Thursday, August 9, 2018

Is the Economy Really Different This Time?

A negative yield curve spread where short-term interest rates are higher than long rates has been a very good early indicator of a recession ahead.

Click on chart for larger view.
In the chart above, red dashed lines indicate the yield curve spread turning negative. The letter "R" indicates a recession.

The current yield curve spread (10-Year Treasury interest rate minus the 2-Year Treasury) is a positive 0.30. But the steady decline does not seem to worry the Fed. Fed members think "it is different this time."

The Keynesian Brad DeLong is correct on the point that it is not different this time:
The Fed today has a “habitat theory” about why this time is different – that is, why the preferences of investors for particular maturity lengths imply that a yield-curve inversion would not mean what it has always meant. But 2006, just before the financial crisis hit, was supposed to be different, too. (And there were plenty of times before then that were supposed to be different, too.) History suggests that this time is highly unlikely to be different – and that it will not end well if the Fed continues to believe and behave otherwise.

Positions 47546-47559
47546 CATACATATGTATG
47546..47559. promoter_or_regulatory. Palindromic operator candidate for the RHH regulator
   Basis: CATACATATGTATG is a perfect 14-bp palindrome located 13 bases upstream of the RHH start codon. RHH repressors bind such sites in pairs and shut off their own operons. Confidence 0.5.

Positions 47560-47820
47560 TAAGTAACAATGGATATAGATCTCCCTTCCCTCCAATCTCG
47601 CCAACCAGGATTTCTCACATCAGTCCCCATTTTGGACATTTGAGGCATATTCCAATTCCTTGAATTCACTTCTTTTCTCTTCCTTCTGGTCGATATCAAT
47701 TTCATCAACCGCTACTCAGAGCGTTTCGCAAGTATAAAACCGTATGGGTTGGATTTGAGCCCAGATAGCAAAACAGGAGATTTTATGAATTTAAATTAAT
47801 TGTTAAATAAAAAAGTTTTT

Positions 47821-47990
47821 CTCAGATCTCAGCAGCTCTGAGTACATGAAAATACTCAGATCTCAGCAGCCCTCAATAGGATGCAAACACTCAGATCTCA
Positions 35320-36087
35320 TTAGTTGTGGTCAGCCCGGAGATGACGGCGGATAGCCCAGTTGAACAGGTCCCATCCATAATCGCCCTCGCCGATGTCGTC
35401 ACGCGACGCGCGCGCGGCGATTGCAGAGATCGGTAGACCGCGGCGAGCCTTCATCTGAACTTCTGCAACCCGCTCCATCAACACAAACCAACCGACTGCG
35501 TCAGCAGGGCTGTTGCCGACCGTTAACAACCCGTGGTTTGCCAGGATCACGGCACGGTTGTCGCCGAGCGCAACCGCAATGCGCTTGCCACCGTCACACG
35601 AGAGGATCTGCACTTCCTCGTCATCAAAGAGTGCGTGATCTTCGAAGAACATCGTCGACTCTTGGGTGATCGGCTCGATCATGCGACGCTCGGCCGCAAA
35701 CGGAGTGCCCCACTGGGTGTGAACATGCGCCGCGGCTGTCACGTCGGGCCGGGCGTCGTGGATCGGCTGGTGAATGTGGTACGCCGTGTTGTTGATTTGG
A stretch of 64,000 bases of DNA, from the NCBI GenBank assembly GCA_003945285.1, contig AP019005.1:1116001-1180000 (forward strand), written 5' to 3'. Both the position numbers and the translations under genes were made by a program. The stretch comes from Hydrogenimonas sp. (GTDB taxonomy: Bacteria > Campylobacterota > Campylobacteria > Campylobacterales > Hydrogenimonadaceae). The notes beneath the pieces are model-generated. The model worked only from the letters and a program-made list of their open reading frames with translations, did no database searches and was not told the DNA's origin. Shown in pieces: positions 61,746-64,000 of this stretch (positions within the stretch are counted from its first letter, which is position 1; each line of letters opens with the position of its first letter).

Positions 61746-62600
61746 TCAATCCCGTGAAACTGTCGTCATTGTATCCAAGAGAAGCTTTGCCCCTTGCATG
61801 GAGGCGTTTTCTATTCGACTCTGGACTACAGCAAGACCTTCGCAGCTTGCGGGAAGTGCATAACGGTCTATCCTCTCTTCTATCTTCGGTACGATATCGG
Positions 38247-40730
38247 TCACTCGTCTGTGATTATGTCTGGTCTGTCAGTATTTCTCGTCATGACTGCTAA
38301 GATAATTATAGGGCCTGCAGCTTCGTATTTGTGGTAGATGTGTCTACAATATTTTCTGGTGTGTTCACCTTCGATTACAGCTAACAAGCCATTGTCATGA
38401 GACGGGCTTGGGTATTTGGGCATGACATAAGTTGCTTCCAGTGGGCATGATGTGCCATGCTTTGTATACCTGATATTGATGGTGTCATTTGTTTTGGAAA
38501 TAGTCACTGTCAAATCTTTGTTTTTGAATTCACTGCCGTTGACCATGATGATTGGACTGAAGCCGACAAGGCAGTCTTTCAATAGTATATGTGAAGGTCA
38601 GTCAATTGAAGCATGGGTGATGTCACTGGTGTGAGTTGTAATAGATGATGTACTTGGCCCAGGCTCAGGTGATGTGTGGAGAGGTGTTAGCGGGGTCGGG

He wants more Fed printing to keep the yield curve spread positive. That is, he wants the Fed to stay in the interest rate manipulation game when the Fed should really close its open market operation desk but he is correct that Fed operations that invert the yield curve will not produce a result different from the past and that a recession is very likely to follow a negative yield curve spread.


Also see: A Major Economic Indicator Looks Like It May Start Flashing Danger Soon